For the past couple of weeks, we’ve been learning the 4-step SC Process. (If you haven’t read that two-part article yet, go do so now!) Also, grab your copy of The Official Guide 13th Edition (OG13); you’re going to need it for the exercises in this article.
People often ask what they should check “first” in SC, or in what order they should check various potential grammar problems. It would take too long to check for a laundry list of error types every time, though, so what to do? You take a First Glance: a 2-3 second glance at the screen with the goal of picking up a clue or two about this problem before you even start reading it.
Open up your OG13 to the SC section right now—any page will do—and find a really long underline. Now find a really short one.
How would you react to each of these? Each one has its own hints. Think about this before you keep reading.
A really long underline increases the chances that “global” issues will be tested. These issues include Structure, Meaning, Modifiers, and Parallelism—it’s easier to test all of these issues when the underline contains a majority of the sentence.
A really short underline (around 5-6 words or fewer) should trigger a change in strategy. Instead of reading the original sentence first, compare the answers to see what the differences are. This won’t take long because there aren’t many words to compare! Those differences can give you ideas as to what the sentence is testing.
Either way, you’ve now got some ideas about what might be happening in the sentence before you even read it—and that is the goal of the First Glance.
Read a Couple of Words
Next, we’re going to do a drill. Flip to page 672 (print edition) of OG13 but don’t read anything yet. Also, open up a notebook or a file on your computer to take notes. (Note: I’m starting us on the first page of SC problems because I want to increase the chances that you’ve already done some of these problems in the past. It’s okay if you haven’t done them all yet. You can also switch to a different page if you want, but I’m going to discuss some of these problems below, FYI.)
Start with the first problem on the page. Give yourself a maximum of 5 seconds to glance at that problem. Note the length of the underline. Read the word right before the underline and the first word of the underline, but that’s it! Don’t read the rest of the sentence. Also go and look at the first word of each answer choice. As you do this, takes notes on what you see.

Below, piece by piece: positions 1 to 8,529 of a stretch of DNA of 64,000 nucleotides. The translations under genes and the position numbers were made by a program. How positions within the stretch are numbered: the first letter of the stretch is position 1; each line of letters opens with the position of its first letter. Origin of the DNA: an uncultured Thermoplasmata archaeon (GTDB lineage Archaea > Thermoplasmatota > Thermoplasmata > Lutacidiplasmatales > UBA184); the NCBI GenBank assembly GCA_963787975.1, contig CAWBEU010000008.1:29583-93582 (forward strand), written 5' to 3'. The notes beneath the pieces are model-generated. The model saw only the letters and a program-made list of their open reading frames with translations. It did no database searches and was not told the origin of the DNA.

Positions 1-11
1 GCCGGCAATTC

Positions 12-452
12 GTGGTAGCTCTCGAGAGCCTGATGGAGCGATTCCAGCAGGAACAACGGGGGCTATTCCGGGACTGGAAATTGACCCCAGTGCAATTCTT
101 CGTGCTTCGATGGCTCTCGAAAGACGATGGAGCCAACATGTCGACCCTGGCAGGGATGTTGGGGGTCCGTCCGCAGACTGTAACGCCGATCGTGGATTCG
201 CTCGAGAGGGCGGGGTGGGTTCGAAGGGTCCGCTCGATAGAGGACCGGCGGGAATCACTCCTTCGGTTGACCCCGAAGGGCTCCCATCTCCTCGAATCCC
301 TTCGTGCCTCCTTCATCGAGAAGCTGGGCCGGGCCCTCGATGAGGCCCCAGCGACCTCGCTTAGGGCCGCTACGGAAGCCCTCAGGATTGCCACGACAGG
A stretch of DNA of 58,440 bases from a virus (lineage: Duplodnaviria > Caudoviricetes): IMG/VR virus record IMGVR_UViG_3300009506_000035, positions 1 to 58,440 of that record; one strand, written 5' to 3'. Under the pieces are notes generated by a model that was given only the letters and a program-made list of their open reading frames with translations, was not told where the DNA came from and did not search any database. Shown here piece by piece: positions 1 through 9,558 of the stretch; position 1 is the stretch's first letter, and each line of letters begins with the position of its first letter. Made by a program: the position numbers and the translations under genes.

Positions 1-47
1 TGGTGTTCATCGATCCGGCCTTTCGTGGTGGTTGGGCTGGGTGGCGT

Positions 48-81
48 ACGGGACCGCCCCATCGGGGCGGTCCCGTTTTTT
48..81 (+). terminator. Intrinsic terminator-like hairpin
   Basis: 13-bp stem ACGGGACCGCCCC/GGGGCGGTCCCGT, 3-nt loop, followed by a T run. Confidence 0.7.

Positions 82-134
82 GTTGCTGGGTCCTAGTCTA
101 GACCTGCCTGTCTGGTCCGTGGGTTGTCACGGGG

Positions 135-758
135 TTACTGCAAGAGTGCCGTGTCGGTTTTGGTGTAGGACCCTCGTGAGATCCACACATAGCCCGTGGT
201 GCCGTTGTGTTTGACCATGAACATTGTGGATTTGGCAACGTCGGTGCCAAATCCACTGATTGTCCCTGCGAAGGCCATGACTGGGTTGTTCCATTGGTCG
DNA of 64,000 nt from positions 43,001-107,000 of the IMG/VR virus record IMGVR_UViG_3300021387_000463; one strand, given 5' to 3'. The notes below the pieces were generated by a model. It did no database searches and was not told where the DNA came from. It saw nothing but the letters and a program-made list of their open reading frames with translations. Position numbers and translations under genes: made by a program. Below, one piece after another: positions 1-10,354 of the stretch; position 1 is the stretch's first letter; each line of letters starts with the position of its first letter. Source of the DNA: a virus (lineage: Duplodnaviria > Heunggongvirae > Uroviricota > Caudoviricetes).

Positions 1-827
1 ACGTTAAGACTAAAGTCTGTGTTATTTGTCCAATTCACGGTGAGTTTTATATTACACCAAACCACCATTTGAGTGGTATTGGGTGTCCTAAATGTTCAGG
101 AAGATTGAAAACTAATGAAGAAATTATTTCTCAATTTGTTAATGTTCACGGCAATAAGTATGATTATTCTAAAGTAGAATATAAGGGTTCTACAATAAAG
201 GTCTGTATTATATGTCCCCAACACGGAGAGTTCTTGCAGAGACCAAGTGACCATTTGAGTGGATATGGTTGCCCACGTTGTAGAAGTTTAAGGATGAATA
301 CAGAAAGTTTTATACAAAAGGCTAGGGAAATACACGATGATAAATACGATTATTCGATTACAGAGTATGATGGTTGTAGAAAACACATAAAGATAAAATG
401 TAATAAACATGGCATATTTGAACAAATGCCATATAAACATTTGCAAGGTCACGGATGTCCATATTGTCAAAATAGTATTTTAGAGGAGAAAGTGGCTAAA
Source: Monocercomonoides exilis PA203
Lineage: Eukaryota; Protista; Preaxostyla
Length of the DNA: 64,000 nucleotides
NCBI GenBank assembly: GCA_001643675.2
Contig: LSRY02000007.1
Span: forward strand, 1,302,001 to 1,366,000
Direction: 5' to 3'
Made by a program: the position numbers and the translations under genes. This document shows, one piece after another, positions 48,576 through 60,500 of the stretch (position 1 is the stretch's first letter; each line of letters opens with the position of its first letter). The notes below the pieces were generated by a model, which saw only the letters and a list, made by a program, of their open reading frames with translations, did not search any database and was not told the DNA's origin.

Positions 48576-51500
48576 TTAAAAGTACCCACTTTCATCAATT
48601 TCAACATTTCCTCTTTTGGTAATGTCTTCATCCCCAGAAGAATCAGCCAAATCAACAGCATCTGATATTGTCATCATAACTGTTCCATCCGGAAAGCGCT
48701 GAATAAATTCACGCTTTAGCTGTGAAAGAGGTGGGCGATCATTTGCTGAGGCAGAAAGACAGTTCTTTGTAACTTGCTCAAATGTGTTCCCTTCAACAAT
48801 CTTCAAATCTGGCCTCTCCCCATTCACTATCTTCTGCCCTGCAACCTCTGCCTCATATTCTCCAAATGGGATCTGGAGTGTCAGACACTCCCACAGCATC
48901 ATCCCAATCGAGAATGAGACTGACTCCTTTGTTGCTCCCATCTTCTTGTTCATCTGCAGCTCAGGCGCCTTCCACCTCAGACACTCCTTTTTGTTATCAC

For the next step, you can take all the time you want (but still do not go back and read the full sentence / problem). Ask yourself whether any of that provides any clues.
– Remember what we said about short vs. long underlines above.
– Was the last non-underlined word any kind of maker that you’ve seen before (such as the word and)? What about the first underlined word?
– Do the differences among the first word in the answer choices provide any clues about what might be tested?
Note that you’re not actually going to be able to figure out an answer or even eliminate one from this exercise. The goal is to develop ideas about what might be happening in the sentence before you read it. If I hand a problem to you and say, “Think about Modifiers while you do this one,” your job just got easier.
Finally, review the problem to see how good your First Glance was. For now, the problem should be one you did a few days to a few weeks ago—then you can review it quickly to remind yourself of what was tested and see whether your First Glance was reasonably accurate.
Don’t forget to play the “hindsight” game: if you review the full problem and think, “Hey, this one was testing Modifiers via the first word of the underline but I didn’t pick up on that,” perform the First Glance again. This time, ask yourself how the differences could or should signal Modifiers.
Let’s look at some examples to see how this works. The very first problem (p. 672, OG13) is a tough one. There are solid clues in the First Glance, but you have to have a lot of experience with the method to notice them. I’m going to defer this one for now (but we’ll discuss later, don’t worry).
What about #2? What’s the last word before the underline starts?
It’s not a word at all; it’s a semi-colon! The underline starts immediately after, so the first thing you should think is, “Okay, I’ll be checking that part to make sure it’s a complete sentence in all of the answer choices.”